Christian Heyne, a grassroots co-ordinator at the Coalition To Stop Gun Violence, disagreed. “I think that this time is different. The American public has been ready for common sense gun laws in this country for some time before this horrific tragedy,” he said. “Our legislators are reflecting that this is bigger than politics. It’s hard to believe that all the other shootings we’ve had couldn’t do it.”

Five years ago, Seung-Hui Cho gunned down thirty-two people at Virginia Tech, spurring an intense, short-lived debate about how to prevent semi-automatic weapons ending up in the hands of people with a history of mental illness. Three years ago, Major Nidal Hasan killed thirteen people at Fort Hood, Texas, but in the din of “terrorism” gun control was barely mentioned. Last year, Jared Loughner, a schizophrenic with an assault rifle, murdered six people and wounded thirteen others, including Congresswoman Gabrielle Giffords. There was outrage, but no change.

“We had a congresswoman shot in the head at a public forum by an individual who was able to kill and wound as many people as he did because he had a clip in his gun that had thirty-three rounds in it. As soon as that magazine was out, he was tackled to the ground and stopped. But afterwards, a bill called HR308 was introduced to congress and couldn’t get a single Republican endorsement,” said Heyne.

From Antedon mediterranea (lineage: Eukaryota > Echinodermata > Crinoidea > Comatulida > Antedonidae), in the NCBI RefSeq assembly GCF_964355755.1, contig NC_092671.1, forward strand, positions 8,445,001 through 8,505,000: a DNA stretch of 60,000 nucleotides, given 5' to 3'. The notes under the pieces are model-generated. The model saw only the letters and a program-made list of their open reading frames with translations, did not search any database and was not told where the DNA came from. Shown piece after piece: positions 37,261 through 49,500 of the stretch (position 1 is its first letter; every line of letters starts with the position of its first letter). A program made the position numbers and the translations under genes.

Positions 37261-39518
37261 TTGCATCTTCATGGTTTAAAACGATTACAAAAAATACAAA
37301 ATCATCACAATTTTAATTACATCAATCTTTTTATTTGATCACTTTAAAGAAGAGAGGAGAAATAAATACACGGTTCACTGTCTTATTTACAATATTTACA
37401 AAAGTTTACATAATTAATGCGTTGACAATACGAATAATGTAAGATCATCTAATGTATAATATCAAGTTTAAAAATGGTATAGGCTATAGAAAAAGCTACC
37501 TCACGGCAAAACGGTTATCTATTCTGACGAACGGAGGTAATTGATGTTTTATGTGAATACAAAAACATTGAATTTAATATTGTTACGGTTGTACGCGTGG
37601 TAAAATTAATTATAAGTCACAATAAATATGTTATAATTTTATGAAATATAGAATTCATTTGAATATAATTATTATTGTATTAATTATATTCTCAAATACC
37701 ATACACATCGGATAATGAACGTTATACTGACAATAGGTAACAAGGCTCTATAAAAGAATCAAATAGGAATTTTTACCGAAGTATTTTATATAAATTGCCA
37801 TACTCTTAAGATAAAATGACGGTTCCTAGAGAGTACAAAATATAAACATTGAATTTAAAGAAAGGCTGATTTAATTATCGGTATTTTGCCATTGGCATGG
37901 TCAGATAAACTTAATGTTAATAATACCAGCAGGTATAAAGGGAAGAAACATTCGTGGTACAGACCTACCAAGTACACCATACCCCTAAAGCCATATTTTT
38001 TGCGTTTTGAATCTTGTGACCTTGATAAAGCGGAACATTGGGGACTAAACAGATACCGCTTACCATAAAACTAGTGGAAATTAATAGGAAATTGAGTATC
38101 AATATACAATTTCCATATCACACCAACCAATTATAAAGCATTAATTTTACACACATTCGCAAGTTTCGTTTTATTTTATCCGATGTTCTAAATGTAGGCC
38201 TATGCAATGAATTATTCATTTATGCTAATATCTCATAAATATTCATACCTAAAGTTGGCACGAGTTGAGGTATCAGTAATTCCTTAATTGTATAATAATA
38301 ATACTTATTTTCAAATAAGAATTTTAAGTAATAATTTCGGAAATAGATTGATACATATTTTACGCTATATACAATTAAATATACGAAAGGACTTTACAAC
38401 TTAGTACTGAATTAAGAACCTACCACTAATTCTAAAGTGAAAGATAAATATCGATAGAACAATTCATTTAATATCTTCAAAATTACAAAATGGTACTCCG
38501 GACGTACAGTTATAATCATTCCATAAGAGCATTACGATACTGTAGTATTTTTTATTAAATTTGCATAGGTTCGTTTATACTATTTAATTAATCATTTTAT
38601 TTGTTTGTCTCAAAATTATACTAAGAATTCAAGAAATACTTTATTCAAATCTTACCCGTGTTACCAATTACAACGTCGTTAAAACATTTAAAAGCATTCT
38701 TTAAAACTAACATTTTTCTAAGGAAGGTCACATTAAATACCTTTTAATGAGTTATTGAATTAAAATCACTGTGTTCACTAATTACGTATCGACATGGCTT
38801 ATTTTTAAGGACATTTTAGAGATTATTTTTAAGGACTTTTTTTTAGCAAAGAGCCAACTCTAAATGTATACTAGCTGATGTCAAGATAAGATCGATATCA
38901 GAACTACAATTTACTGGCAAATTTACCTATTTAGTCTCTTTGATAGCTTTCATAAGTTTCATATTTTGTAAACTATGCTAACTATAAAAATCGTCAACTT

Most members of the Grand Old Party are sticking to the usual script, expressing deep sadness and calling for tougher regulation of violent video games, better monitoring of mental patients, armed teachers – anything but gun control. “How do you define assault weapon? It’s very difficult,” Senator Richard Shelby told Politico. “A ban won’t fix it. We’ve seen that movie before.”

With Obama’s support, Senator Dianne Feinstein will introduce a bill prohibiting the sale of certain semi-automatic guns and high-capacity magazines. The legislation is modelled on a ban that was in effect from 1994 to 2004, even though there is scant evidence that it did much good. Last year, there were 12,664 gun murders in the United States, of which only 323 involved an assault rifle. As Obama himself noted, at a presidential debate: “in my hometown of Chicago, there’s an awful lot of violence, and they’re not using AK-47s, they’re using cheap handguns.”